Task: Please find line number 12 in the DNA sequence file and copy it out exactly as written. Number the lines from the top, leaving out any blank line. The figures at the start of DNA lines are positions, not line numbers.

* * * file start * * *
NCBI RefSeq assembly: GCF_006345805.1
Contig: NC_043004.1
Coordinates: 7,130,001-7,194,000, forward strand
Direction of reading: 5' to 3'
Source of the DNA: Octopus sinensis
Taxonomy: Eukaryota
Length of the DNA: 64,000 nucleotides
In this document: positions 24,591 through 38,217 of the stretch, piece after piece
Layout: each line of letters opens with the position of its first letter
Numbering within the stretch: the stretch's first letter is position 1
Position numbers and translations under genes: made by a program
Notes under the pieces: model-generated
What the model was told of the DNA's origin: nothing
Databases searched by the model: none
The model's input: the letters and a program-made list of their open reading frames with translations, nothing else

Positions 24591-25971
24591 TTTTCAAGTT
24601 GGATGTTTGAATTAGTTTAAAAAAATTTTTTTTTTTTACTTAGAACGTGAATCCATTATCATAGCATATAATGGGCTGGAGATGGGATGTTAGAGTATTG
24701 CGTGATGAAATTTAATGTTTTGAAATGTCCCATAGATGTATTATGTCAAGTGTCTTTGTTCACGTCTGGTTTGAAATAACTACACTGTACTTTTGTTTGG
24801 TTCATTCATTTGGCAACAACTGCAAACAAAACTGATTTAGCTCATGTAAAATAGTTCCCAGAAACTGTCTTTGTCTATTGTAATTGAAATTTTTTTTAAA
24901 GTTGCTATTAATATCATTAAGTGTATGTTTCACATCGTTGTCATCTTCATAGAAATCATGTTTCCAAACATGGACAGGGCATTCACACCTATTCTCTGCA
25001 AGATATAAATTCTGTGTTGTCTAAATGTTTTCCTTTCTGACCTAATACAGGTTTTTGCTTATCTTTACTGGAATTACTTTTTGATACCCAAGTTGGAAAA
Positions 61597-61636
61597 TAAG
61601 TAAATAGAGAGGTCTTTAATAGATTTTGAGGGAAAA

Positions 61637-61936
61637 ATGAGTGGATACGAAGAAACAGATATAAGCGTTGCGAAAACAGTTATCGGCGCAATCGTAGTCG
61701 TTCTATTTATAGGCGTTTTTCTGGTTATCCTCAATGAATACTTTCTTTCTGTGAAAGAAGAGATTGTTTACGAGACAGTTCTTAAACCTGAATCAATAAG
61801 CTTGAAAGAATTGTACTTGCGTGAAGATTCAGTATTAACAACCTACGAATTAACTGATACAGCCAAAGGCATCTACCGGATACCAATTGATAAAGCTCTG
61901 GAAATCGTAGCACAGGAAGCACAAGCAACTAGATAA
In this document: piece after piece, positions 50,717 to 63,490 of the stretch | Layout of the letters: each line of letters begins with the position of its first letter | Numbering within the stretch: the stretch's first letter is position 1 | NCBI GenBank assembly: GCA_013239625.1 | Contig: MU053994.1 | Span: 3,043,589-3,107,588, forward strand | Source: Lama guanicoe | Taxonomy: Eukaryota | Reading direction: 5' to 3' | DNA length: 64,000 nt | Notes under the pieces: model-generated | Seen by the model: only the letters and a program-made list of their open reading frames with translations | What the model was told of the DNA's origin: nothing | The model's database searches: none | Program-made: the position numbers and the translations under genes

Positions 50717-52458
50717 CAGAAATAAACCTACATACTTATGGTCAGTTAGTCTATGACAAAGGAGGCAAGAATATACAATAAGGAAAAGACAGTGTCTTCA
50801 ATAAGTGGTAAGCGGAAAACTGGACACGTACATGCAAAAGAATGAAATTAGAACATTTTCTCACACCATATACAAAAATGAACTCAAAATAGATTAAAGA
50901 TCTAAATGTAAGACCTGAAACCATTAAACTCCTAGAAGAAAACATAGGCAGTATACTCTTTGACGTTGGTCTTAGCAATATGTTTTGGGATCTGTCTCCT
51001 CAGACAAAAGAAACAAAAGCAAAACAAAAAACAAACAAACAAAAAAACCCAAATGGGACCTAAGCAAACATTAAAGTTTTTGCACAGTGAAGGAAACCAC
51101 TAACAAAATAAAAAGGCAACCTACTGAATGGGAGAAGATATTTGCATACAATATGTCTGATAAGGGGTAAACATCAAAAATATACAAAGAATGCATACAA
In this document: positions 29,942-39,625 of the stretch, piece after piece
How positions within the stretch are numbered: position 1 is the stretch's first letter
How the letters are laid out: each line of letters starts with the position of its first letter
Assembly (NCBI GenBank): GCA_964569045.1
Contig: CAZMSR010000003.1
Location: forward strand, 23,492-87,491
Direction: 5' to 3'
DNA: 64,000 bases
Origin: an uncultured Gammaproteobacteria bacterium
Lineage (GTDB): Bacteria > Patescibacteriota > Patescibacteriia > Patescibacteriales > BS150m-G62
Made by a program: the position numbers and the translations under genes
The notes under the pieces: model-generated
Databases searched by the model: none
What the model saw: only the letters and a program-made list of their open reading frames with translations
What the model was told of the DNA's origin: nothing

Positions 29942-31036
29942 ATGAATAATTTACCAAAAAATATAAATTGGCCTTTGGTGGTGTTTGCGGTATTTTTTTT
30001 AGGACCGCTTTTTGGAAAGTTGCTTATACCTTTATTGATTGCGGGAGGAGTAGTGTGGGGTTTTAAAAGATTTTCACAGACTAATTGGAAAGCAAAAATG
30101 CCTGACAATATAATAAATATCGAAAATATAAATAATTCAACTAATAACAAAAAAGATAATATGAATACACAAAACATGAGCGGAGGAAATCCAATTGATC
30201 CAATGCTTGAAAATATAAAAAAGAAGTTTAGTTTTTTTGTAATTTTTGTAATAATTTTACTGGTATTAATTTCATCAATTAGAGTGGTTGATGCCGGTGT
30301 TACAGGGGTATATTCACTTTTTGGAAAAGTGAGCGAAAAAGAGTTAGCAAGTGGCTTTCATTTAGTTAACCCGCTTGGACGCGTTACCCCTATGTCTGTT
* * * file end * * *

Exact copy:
Notes under the pieces: model-generated